Situationer: Technocrat set-up — a problem or solution?

WITH the economic situation getting worse by every passing day and IMF’s tough conditions yet to be implemented, an option of a “long interim set-up of technocrats” is echoing in the country’s political circles, being touted as a panacea for the tough decision-making that an elected government would perhaps want to avoid, given the circumstances.

However, no one in the government or the opposition is sure where such an idea was floated from, and both sides have rejected the option, calling it “unconstitutional”.

Though former chairman of the Federal Board of Revenue Shabbar Zaidi has backed the idea, he remained guarded about revealing who the architect of the proposal was, where it originated from and how it could be implemented?

Usually, an interim government comes for a short period of time to hold general elections when the five-year term of a government ends.

Some believe the formation of an interim set-up of technocrats sometime in March next year will not be “unconstitutional”, as the interim government (for the period of three months) will have to be in place by July if general elections are to be held in October next year.

Some media reports suggest that the proposal about bringing technocrats to power is being “seriously considered” in power circles as a political regime cannot take the “bold” decisions which are being deemed the need of the hour.

Talking to Dawn, Mr Zaidi said that bringing in an interim set-up of technocrats was imperative because certain “tough” decisions had to be taken, which would otherwise be blocked by political compulsions.

“The present government has already wasted a lot of time but they have not taken much-needed decisions and the country cannot afford this attitude anymore,” he added.

Not only the current PDM government, but the last PTI regime also failed to take extraordinary steps due to political expediency, he said.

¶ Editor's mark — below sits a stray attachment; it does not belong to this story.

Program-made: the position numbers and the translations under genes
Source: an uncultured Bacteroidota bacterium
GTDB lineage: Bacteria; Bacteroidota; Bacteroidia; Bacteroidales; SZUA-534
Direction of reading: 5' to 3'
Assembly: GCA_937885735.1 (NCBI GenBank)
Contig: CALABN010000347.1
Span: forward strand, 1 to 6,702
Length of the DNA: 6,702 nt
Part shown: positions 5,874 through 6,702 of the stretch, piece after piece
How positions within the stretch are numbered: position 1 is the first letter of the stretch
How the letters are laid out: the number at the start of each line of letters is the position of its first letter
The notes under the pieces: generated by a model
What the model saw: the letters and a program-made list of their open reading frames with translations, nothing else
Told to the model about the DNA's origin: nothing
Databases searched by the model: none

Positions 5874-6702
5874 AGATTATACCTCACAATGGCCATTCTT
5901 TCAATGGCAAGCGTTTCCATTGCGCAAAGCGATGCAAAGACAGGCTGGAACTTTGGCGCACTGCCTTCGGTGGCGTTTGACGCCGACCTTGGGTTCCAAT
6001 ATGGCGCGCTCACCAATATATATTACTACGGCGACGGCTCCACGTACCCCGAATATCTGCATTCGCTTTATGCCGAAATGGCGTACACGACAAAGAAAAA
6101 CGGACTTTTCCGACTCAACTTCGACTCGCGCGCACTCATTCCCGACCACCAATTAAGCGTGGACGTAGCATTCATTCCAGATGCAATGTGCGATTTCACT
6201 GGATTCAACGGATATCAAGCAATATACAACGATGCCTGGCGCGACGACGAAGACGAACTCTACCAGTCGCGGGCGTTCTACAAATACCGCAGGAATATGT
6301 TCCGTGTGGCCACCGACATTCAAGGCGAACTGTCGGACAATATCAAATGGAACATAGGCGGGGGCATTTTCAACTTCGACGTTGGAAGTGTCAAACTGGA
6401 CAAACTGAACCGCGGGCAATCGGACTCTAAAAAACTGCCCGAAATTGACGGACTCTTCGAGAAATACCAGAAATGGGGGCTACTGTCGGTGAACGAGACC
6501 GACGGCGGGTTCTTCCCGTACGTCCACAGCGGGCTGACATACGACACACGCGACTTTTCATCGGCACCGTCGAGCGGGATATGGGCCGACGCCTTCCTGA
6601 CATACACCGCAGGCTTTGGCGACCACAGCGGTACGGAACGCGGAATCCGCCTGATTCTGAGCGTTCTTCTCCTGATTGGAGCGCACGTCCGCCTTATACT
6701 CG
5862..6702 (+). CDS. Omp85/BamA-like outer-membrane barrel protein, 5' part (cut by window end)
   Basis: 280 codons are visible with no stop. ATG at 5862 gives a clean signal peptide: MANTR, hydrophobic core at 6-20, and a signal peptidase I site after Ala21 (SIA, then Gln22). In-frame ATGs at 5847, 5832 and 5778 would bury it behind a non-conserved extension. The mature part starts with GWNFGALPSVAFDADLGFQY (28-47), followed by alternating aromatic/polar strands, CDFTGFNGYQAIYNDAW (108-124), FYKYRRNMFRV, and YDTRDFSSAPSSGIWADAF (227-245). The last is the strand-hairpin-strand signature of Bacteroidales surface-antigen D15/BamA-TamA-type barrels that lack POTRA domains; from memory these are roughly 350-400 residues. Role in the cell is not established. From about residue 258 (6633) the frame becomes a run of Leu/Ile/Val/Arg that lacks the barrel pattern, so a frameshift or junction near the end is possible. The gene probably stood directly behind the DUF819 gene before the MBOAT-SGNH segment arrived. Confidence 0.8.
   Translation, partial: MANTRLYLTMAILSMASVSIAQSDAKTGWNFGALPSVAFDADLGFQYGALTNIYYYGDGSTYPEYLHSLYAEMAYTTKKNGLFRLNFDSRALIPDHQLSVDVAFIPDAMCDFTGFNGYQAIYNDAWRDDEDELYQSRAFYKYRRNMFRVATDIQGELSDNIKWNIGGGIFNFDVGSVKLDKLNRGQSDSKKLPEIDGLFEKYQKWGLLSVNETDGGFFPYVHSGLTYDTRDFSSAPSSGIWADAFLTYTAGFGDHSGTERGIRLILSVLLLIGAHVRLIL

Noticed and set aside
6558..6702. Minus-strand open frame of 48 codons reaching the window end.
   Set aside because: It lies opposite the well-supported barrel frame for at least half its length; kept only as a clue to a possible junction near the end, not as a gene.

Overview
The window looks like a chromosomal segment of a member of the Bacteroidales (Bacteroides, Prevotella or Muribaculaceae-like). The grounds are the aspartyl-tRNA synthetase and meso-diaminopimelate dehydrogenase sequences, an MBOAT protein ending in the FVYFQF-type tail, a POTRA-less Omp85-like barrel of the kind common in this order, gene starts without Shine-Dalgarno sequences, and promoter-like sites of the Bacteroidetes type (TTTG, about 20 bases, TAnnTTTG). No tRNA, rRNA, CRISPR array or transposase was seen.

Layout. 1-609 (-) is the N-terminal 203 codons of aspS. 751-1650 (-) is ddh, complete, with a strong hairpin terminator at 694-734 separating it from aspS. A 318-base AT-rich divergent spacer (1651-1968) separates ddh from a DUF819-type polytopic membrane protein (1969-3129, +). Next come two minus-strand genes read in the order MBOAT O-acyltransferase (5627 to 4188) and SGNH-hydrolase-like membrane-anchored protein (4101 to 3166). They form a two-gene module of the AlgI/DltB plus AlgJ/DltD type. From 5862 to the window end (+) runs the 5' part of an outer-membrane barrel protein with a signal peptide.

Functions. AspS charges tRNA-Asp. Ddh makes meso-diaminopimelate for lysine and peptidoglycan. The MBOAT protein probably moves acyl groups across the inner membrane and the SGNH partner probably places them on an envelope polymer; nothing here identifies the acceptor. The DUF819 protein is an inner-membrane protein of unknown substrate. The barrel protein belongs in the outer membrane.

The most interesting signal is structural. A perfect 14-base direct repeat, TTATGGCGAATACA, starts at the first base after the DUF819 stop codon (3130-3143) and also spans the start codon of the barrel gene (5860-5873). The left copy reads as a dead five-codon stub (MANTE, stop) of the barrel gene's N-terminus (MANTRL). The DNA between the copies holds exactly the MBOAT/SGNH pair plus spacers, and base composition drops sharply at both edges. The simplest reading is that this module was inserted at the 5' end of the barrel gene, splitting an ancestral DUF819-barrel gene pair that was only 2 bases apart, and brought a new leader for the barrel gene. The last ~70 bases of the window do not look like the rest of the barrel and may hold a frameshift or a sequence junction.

He claimed that the decision to “bring in technocrats” had not been taken by the ‘establishment’, but rather “a group of patriotic Pakistanis who still have some influence in powerful circles”, adding that they had reached the conclusion that such a set-up is essential to get the country through these testing times.

Giving an example, Mr Zaidi said recently, Prime Minister Shehbaz Sharif had announced after a cabinet meeting that markets in the country would be closed at 8pm, but the decision has yet to be implemented to date.

“Similarly, tough IMF conditions regarding increase in electricity and gas tariffs and doing away with unbridled circular debt in power sector have to be met to keep ourselves in the Fund programme, otherwise the country will have to face the music.”

Mr Zaidi said the interim set-up could take overdue tough decisions because it will have no fear to face people like politicians. “Both PTI and present governments have tested their policies which turned out to be a futile exercise. Now, give a chance to technocrats to take decisions in the best interest of the country which has come on the verge of default.”

He said politicians had another option of forming a national government, but they disagreed and now “the only way to take tough decisions was formation of an interim setup as soon as possible”, most suitably by March 2023.